FERRIS: Council approves 5 new custom homes after 60-day delay


By Sheila Hatfield / The Ellis County Press

FERRIS – A joint City Council and Planning & Zoning meeting Thursday, July 5 finally approved a developer’s long-awaited plans to build five new custom homes in the Western Hills Addition, east of Rolling Hills Drive and north of FM664.

“I’m happy all the zoning problems are worked out,” said developer David Stark after having to postpone his plans for quite some time.

Stark was required to appear before Ferris’ Planning and Zoning Board for its recommendation to the City Council, which he complied with, but a controversy ensued after last month’s P&Z meeting was declared illegal by Ferris City Manager Bill Jordan. Jordan told council members because the board was comprised of seven places, a quorum of four members had to be present to conduct a legal meeting.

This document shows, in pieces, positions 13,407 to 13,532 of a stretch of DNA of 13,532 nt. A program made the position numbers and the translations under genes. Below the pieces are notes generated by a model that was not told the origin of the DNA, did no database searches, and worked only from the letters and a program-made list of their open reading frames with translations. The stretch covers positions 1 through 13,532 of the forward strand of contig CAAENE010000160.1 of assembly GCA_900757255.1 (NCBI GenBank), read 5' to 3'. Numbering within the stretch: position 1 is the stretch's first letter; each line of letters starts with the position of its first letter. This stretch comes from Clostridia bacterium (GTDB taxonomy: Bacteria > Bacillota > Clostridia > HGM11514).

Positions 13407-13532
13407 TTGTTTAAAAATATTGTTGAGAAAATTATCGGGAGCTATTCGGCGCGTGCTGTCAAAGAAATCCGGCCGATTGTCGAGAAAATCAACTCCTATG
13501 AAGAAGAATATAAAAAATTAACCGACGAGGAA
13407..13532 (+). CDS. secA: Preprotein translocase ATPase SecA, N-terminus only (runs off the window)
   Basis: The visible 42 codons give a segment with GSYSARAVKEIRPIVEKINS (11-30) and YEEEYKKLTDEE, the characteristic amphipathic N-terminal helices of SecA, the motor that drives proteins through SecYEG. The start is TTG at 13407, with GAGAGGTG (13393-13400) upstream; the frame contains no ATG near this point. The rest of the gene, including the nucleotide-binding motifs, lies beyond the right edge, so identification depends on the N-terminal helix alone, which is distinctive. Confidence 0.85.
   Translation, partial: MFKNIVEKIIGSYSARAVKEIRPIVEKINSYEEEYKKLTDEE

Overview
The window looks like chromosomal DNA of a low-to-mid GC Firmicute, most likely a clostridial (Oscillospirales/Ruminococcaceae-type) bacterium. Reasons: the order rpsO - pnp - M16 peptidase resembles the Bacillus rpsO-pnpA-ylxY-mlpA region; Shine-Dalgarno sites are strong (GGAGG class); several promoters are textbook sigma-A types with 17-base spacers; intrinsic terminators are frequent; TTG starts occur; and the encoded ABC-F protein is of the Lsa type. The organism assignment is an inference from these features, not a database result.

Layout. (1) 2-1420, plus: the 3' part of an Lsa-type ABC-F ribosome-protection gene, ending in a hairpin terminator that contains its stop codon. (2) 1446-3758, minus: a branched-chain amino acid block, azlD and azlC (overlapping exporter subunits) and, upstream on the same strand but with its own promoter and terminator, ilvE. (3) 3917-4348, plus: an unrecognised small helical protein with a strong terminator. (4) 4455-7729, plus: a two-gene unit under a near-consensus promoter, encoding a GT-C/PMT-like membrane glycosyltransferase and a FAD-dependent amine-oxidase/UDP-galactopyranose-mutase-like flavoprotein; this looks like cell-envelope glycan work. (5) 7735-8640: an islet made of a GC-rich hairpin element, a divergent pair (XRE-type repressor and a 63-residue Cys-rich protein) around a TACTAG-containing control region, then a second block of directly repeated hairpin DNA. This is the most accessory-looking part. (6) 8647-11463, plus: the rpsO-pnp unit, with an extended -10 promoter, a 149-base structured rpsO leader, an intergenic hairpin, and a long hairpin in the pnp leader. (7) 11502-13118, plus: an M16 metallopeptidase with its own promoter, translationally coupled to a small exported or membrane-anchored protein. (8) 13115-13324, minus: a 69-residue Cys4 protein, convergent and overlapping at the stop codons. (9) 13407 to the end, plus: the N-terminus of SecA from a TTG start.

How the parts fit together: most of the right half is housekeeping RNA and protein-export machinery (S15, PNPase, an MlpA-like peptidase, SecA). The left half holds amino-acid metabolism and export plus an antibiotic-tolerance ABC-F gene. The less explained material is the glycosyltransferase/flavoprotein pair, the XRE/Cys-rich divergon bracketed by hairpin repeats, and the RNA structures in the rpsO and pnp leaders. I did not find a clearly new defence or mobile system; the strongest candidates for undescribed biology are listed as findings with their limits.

However, board members said Jordan had told them a meeting with Stark last month could proceed with only three board members present since only five of those places were filled.

After confirming with the city attorney, Jordan said it turned out not to be true causing Stark to have to wait another couple of weeks for council approval.

The council did address the quorum issue by unanimously approving the change in the board from seven members to five.

Long-time board member Bill Malloy submitted his resignation before the meeting began. He gave no explanation.

P&Z Chair Charles Hatfield said of Malloy, “He was a valued member of our board and his wisdom and input will be missed.”

There were currently four members and resident Tim Silurik was sworn in at the last meeting by the city secretary.

Silurik was present at Thursday’s meeting along with board members Charles Hatfield, Rudy Amar and Cindy Aspen.

No residents were present to address the construction, the board repeated its recommendation and the council approved the five new homes zoned R3 with a minimum of 1,450 sq. ft. on Stark’s property.

After such a long wait for approval, the joint meeting only took 11 minutes to finish the request.

Stark said he hoped the construction would begin pretty quickly after the engineered foundation plans were completed.